A WIN FOR VOTING RIGHTS: On June 17, the Supreme Court handed down a 7–2 opinion written by Justice Antonin Scalia, who recently called the Voting Rights Act a “perpetuation of racial entitlement.” So it was surprising to see him take the lead in a decision that helps protect voting rights.
The ruling, in Arizona v. Inter Tribal Council of Arizona, goes back to 2004, when Arizona approved Proposition 200, a stringent anti-immigration law that required proof of citizenship to register to vote. The law had a chilling effect: 31,000 people had their registration forms rejected after its enactment, and the percentage of voters enrolled through registration drives in Maricopa County fell from 24 percent in 2004 to 6 percent in 2007.
Last year, the Ninth Circuit Court of Appeals blocked the proof-of-citizenship requirement after finding that it infringed on the 1993 National Voter Registration Act. Under the NVRA, those using a federal form to register must already affirm, under penalty of perjury, that they are US citizens. Some 28 million people used the form to register in 2008. Arizona’s law infringed on the NVRA by requiring additional documentation, such as a driver’s license, birth certificate, passport or tribal forms. (According to the Brennan Center for Justice, at least 7 percent of eligible voters “do not have ready access to proof of citizenship documentation.”)
The decision by the Supreme Court to uphold the Ninth Circuit ruling has broader significance. First, conservatives like Scalia, who have been skeptical of congressional precedent, affirmed that Congress does indeed play an important role in determining the rules for federal elections. Second, Arizona had been the model for proof-of-citizenship laws more recently adopted in states like Alabama, Kansas and Tennessee. The ruling could serve as a deterrent for states that are considering making it harder for potential voters to register. ARI BERMAN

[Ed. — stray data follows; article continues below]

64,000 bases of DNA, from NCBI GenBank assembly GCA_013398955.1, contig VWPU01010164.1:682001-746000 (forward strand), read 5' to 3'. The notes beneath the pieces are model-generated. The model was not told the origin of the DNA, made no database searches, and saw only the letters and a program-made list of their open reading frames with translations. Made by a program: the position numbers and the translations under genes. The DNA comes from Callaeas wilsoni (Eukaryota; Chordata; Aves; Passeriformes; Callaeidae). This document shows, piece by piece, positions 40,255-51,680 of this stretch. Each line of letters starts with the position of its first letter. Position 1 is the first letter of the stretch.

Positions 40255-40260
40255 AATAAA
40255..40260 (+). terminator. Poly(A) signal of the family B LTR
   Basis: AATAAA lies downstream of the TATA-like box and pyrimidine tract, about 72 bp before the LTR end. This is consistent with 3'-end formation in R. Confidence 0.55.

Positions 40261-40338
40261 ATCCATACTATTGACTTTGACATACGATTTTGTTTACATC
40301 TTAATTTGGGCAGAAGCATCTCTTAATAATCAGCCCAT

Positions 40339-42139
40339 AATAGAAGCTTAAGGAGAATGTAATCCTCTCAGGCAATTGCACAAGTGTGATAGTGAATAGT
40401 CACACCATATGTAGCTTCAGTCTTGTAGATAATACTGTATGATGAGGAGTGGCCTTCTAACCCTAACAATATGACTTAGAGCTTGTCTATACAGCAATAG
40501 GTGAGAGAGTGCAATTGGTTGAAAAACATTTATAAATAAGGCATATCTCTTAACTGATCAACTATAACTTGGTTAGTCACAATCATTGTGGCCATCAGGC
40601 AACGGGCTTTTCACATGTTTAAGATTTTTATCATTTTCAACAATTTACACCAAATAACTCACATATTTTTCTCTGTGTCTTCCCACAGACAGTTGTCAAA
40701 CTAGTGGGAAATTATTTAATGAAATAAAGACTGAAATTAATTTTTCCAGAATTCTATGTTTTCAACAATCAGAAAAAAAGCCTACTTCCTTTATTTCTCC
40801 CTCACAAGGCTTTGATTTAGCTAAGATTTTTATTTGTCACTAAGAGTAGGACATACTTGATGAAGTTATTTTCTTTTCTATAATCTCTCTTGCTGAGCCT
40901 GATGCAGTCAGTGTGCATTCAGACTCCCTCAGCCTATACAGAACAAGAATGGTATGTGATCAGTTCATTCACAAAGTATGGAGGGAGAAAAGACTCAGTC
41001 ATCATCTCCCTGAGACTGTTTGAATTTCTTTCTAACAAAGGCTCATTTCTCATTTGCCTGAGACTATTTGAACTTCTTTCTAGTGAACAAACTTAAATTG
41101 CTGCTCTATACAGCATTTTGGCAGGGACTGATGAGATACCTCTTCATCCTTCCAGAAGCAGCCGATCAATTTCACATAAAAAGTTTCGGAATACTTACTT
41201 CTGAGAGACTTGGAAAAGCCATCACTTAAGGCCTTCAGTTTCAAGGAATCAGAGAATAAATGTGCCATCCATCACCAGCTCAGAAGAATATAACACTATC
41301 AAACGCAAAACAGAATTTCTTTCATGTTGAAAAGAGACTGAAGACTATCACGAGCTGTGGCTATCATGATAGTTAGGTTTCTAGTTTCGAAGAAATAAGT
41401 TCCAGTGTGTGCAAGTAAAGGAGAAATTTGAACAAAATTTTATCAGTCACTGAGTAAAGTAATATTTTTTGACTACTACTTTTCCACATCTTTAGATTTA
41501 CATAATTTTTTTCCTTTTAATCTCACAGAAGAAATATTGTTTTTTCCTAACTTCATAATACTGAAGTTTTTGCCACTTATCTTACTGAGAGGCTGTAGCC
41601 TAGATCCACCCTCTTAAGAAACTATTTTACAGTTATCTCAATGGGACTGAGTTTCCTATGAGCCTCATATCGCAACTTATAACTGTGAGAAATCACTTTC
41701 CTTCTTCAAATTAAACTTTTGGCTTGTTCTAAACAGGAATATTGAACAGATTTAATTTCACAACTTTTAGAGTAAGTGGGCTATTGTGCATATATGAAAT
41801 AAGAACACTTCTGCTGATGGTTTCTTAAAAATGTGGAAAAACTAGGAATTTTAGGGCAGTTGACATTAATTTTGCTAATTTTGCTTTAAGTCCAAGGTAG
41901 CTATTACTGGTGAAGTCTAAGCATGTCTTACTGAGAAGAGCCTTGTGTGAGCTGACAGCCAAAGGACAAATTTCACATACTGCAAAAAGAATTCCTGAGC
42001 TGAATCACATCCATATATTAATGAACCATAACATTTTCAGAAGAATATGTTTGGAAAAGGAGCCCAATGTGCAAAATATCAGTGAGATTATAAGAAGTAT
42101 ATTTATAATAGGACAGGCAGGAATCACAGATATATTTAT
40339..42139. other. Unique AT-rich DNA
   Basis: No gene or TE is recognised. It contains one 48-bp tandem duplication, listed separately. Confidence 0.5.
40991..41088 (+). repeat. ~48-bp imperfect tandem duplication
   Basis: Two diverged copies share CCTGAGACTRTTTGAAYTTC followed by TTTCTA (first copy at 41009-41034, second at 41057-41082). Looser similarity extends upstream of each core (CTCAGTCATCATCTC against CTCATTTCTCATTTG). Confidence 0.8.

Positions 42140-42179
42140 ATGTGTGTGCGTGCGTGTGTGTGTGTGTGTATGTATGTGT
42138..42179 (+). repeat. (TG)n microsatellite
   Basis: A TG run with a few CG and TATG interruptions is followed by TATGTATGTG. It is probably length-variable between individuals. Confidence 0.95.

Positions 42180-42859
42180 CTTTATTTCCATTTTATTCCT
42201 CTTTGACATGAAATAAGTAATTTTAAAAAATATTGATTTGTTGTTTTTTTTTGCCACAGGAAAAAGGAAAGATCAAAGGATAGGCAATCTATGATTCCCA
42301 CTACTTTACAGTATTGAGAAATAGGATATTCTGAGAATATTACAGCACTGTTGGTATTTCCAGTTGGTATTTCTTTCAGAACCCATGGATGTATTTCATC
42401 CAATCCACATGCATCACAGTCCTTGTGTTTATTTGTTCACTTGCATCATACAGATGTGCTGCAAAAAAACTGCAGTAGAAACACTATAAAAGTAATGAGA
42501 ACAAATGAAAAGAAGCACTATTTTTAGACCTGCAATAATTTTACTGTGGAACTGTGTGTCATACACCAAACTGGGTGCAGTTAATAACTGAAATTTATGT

THE US MEDIA: OUT OF STEP ON SYRIA It was heartening to hear President Obama making dovish sounds regarding Syria when he went on Charlie Rose on June 17, just days after charging the Bashar al-Assad regime with using chemical agents against its foes and promising to supply the rebels with US weapons. One has to wonder if Obama has returned to heeding the American people on this issue after his dalliance with the many hawks in Congress and in his own administration.
The media, particularly broadcast and cable TV, have overwhelmingly featured Democrats backing Obama’s decision to send weapons, with hawkish Republicans pushing for even stronger action and the critics of intervention given little face time. McClatchy stood alone in questioning the White House’s evidence on Assad’s use of chemical weapons. And despite earlier polls showing Americans’ opposition to involvement in Syria, hawks cried that the news of chemical agents would be a game changer.
But on the day of Obama’s TV appearance, a new Pew survey found that seven out of ten Americans still oppose arming the rebels, mainly because they correctly realize (by 60 percent) that this ragtag bunch—including many jihadists and Al Qaeda backers—might be no better than the current regime. And for once, those views differed little among Democrats, Republicans and independents: few support another intervention in that region.